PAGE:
That the others can have more due to their position in society, and due to them having more resources, is a given, and in itself, expected. When it comes to rights, however, everyone must have equal rights, especially political, civil, and economic. That others have more rights because they are privileged, is a sure sign of elitism, and it is not good.

Even worse, others feel that they are better than their counterparts in society only because they have access to certain things which others do not. That the others have better education, live more comfortably, or more famous, does not mean that their voices are more important than others. But in a society that smacks of elitism and caters to privilege, this is mostly the case.

By giving importance to the privileged, more powerful, better educated, and more famous, the society, in a way, marginalizes other voices, just as important and needed to be heard. The result is a society that caters to the powerful, educated, rich, and famous. This kind of society is expected to be unresponsive to the needs of others, the majority of the populace.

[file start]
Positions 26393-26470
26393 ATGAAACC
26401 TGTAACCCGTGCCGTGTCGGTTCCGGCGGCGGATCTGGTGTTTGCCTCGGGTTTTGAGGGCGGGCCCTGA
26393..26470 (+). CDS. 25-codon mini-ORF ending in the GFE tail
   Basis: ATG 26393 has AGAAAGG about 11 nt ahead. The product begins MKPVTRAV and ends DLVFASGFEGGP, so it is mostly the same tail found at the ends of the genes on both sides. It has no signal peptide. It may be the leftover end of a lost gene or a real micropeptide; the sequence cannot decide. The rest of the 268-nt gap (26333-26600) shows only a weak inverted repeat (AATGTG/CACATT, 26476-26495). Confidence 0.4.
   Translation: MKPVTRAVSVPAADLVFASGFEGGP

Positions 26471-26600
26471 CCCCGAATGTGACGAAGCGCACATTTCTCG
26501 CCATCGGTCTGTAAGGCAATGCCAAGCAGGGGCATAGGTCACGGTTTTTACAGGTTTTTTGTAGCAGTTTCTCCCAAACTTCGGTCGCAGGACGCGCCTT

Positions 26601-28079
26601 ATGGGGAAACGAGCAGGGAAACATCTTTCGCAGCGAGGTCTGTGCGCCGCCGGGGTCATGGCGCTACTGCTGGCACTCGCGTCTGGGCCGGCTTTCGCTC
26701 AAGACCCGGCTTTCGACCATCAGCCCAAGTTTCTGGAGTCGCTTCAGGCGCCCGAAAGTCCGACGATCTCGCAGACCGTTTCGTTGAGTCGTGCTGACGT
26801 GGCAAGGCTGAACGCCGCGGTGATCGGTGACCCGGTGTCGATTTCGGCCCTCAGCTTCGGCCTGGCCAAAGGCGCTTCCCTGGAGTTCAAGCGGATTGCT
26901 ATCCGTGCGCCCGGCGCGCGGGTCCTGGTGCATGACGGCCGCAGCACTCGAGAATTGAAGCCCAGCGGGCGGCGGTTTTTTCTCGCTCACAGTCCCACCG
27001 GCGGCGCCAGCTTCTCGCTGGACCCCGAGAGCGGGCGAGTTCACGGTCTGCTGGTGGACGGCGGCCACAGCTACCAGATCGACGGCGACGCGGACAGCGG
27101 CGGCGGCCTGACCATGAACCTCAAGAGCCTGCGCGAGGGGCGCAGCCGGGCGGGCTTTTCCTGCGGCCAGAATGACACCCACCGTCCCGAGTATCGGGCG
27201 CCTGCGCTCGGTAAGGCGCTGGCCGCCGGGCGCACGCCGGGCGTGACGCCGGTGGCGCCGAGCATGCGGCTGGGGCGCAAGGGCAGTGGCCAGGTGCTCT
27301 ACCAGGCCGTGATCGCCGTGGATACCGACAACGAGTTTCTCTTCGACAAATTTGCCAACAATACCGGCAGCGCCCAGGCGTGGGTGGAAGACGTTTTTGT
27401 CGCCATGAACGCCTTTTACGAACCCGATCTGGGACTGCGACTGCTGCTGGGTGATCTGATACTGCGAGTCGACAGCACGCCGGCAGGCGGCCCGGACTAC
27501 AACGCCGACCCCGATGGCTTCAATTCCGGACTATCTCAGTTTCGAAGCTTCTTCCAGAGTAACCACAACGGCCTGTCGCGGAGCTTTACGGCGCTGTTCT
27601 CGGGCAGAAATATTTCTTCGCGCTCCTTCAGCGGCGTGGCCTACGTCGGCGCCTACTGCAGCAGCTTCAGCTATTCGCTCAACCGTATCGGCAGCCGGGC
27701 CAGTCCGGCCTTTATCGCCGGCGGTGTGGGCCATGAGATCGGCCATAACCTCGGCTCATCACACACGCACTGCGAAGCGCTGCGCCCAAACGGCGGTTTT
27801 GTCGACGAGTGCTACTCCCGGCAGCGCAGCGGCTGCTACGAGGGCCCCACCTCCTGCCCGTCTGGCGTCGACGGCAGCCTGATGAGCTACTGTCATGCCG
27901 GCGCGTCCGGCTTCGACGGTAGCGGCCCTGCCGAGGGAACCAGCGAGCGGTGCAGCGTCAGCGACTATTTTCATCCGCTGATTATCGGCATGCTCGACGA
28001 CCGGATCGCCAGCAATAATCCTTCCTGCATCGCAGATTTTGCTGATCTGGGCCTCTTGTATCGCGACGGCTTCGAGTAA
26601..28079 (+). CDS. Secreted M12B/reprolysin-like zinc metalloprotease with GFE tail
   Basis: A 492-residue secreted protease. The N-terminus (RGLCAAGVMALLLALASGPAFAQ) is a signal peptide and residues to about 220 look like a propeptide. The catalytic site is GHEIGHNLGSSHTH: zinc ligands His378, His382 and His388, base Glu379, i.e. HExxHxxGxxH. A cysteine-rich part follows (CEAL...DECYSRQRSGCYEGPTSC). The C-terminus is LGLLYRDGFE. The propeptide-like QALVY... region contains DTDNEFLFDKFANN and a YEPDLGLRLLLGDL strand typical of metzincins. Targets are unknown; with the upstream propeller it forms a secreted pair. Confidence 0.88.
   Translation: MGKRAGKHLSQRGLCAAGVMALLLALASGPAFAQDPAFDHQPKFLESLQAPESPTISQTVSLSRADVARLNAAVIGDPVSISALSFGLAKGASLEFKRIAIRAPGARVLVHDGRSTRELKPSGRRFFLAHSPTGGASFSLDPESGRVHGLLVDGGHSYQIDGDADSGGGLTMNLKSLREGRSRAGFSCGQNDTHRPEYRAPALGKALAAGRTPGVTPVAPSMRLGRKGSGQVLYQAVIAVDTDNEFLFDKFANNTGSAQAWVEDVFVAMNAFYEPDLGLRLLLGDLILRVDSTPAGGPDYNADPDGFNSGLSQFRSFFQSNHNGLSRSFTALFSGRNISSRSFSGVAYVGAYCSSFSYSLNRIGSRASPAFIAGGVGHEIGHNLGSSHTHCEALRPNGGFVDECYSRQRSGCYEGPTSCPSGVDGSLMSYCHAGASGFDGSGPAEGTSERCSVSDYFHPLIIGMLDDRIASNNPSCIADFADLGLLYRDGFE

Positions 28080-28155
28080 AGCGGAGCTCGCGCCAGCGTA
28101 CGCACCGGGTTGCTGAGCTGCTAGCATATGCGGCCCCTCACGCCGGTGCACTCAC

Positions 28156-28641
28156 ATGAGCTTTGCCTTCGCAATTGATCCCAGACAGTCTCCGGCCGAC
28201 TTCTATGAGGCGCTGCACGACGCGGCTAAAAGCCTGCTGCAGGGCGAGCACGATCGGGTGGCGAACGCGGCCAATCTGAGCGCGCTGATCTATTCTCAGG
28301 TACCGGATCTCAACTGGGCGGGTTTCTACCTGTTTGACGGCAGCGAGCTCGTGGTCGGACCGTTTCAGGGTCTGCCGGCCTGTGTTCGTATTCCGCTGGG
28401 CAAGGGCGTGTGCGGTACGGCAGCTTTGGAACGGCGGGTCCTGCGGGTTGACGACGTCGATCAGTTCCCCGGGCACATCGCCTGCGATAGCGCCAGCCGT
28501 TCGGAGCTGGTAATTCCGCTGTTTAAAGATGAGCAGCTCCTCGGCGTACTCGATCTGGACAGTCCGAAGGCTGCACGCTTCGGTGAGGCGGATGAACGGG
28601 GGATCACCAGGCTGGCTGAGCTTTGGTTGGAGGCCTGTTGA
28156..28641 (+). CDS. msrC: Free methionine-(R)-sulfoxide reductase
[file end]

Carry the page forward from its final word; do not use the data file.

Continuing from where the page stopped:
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Elitism in hiring

The great and most obvious example of how elitism impacts and pervades society, is the way the society hires its employees and workers. Most students have attained education that should warrant their inclusion in the society’s workforce. As such, they should not have any problems finding work and making their way into the upper echelons of most companies.

As we all know, however, this is not the case. Despite good education, most students have problems finding work. The most common reason is that most employers prefer those who are graduates of prestigious universities and institutions. They believe that those who graduated from these schools are better than other students.

For those who were hired, the situation does not get any better. Despite working in their respective companies for years, they have a hard time being promoted. The rationale has nothing to do with performance, but rather with their educational attainment.